I genuinely applaud families who take on the responsibility of caring for an aging loved one.  Kudos to all family caregivers, who are underappreciated and overextended.  It’s often a thankless undertaking. Let me make it clear that it really doesn’t go unnoticed, and I thank you!  

Check out the CareAcademy online class that teaches the best communication practices for family caregivers.

Elaine PereiraTo Underrated & Overwhelmed Family Caregivers: Thank You.
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6 Tips to Avoid Family Conflicts

One of the most trying aspects of life comes when a family member is aging. Whether the argument is over driving privileges, housing options, or financial issues, getting older can definitely take its toll on even the closest of families. In order to avoid these kinds of family conflicts and trying arguments, verse your family in these tips to make getting older a less frustrating process. Be Open Arguments build over time when the people affected do not speak up soon enough. Avoiding family conflicts becomes easier when everyone understands how someone is feeling. If your mother or father do not want to give up their right to drive a car, it is important that he or she says so. If your children think it is important for you to stop driving for your safety, it is also important that they say so. Heated arguments can be avoided, if you just take a little time to listen and communicate how you are feeling. Be Sensitive Now that you have learned to communicate your feelings, it is also important to be sensitive. Aging is a hard process for everyone, and there is no right way to settle your affairs. Be sure to be patient and kind when discussing matters such as housing, diet, exercise or driving. This way, elderly family members are more likely to come to compromises with their children or other relatives. Be Gracious Finally, remember that things change. While one situation may have worked out for you and your family in the past, it may be time to move on to new and better things. By understanding that aging happens to the best of us, you are that much closer to still living your life.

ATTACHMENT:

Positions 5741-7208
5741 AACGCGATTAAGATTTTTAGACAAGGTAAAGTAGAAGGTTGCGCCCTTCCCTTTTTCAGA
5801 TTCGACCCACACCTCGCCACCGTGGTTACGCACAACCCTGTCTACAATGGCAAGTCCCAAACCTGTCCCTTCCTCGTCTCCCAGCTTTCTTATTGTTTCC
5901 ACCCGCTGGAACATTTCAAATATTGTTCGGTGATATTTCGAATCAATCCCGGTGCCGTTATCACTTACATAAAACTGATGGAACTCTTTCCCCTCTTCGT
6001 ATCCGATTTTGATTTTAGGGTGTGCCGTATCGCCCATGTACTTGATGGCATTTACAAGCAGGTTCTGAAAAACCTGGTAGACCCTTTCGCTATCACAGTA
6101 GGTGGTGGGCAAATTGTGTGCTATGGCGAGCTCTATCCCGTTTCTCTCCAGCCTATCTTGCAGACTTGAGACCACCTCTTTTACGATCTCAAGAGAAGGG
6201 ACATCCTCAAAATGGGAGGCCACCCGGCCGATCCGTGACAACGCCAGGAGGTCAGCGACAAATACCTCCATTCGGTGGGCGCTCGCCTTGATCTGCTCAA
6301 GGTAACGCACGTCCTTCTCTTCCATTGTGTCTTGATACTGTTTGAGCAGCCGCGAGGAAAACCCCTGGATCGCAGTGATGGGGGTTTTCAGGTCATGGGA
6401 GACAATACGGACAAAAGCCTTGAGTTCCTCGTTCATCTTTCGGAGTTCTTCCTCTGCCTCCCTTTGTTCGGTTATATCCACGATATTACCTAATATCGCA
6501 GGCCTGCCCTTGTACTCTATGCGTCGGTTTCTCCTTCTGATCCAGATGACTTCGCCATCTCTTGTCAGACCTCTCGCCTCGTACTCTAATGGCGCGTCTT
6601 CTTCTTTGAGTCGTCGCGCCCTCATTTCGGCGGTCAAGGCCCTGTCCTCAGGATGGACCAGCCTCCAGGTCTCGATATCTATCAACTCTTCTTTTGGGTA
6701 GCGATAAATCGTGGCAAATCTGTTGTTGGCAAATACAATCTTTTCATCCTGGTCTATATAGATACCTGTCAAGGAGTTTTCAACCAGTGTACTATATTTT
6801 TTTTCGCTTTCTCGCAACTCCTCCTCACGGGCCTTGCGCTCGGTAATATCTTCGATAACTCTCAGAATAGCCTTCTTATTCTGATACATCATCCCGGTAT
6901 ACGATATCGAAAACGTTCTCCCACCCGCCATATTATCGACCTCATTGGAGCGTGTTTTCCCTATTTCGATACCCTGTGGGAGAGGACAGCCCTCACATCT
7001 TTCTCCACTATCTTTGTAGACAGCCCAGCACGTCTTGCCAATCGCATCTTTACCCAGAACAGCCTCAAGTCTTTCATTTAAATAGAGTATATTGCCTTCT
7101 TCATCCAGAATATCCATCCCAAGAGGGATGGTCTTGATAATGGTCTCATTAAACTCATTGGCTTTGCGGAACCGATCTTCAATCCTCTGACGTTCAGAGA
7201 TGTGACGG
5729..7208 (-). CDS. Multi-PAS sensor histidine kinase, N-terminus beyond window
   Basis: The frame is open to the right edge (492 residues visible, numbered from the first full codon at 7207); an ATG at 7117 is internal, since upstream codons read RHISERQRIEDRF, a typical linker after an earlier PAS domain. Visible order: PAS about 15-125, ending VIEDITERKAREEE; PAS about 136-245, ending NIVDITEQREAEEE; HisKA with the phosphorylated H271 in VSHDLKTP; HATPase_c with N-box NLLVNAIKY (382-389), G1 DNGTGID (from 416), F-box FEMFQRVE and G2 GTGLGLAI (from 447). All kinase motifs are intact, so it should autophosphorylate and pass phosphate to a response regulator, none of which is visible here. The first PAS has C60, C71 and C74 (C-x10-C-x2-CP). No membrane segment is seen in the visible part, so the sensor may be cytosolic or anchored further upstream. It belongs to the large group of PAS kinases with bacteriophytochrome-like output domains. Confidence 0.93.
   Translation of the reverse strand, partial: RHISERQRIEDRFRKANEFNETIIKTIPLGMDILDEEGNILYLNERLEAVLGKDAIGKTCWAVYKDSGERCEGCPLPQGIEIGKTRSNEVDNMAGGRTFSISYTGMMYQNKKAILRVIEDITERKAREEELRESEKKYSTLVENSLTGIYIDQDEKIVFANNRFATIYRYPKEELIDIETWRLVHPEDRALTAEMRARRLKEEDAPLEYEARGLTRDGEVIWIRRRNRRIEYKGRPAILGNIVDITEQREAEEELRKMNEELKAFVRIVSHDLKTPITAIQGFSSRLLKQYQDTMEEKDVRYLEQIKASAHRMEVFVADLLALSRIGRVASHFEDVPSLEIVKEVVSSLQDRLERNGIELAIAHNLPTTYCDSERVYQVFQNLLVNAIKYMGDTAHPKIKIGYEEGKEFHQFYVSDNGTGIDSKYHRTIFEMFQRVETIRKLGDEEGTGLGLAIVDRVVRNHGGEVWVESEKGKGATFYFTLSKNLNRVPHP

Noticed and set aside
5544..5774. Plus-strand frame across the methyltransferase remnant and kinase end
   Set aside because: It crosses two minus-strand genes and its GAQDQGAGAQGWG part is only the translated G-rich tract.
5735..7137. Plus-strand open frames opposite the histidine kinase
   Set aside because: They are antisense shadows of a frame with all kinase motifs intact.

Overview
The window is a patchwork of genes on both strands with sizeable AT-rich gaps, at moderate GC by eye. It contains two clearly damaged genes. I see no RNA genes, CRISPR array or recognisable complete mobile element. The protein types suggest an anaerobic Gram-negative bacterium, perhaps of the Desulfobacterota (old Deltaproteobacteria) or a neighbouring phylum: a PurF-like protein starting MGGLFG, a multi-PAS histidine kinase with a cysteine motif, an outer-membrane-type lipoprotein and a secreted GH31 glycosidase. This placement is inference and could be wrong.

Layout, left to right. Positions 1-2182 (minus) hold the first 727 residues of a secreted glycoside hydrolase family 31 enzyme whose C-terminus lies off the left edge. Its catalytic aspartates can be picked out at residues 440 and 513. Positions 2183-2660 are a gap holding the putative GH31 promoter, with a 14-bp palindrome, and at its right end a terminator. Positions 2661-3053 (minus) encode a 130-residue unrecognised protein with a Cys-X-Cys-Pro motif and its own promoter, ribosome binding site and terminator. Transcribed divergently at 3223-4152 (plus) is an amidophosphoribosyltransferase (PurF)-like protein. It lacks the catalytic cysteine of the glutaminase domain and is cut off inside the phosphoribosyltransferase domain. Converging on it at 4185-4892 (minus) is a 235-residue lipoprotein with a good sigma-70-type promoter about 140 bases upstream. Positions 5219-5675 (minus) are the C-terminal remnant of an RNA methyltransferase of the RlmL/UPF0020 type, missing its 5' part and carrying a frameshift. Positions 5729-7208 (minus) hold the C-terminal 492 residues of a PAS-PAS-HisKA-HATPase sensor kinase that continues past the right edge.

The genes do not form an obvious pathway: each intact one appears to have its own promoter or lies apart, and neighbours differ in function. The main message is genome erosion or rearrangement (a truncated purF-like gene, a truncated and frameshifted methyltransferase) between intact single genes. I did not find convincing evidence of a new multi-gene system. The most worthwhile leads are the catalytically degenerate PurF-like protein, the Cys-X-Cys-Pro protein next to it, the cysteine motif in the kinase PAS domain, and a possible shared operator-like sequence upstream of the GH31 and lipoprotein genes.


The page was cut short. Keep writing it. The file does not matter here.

Tips To Help Your Family

Here are 6 tips to help avoid family conflicts:
  1. State the problem and determine who needs to work together to develop the solution. When family members clearly identify a problem, they can begin to work on it. However, when people don’t acknowledge the problem, or avoid discussing it altogether, a successful resolution becomes impossible.
  2. Establish ground rules for resolving the problem. Before discussing ways to resolve the problem, set some rules for the discussion. For example, agree that no one will call anyone names, or ban yelling. Encourage small breaks from the discussion if tempers flare, and emphasize the importance of resolving conflict peacefully.
  3. Brainstorm solutions to the problem. Allow everyone involved to offer input into potential solutions. During the brainstorming process, don’t judge whether each solution is good or bad, but instead, create a list of potential solutions.
  4. Evaluate the risks and benefits of each potential solution. Listen to each family member’s input about the pros and cons of the solutions.
  5. Reach a solution as a team. Try to reach a consensus about which solution will best resolve the conflict. Be willing to negotiate, and encourage family members to be open to new solutions.
  6. Identify what each family member will do to work on the solution. Each person should identify action steps he or she will take to work toward the solution.
There are many ways you can prepare your family for the transitions that come with aging together. Want to learn more about professional caregiving, conflict resolutions, and solving family conflicts? Check out CareAcademy’s Eldercare Classes for more.
Elayne Forgie6 Tips to Avoid Family Conflicts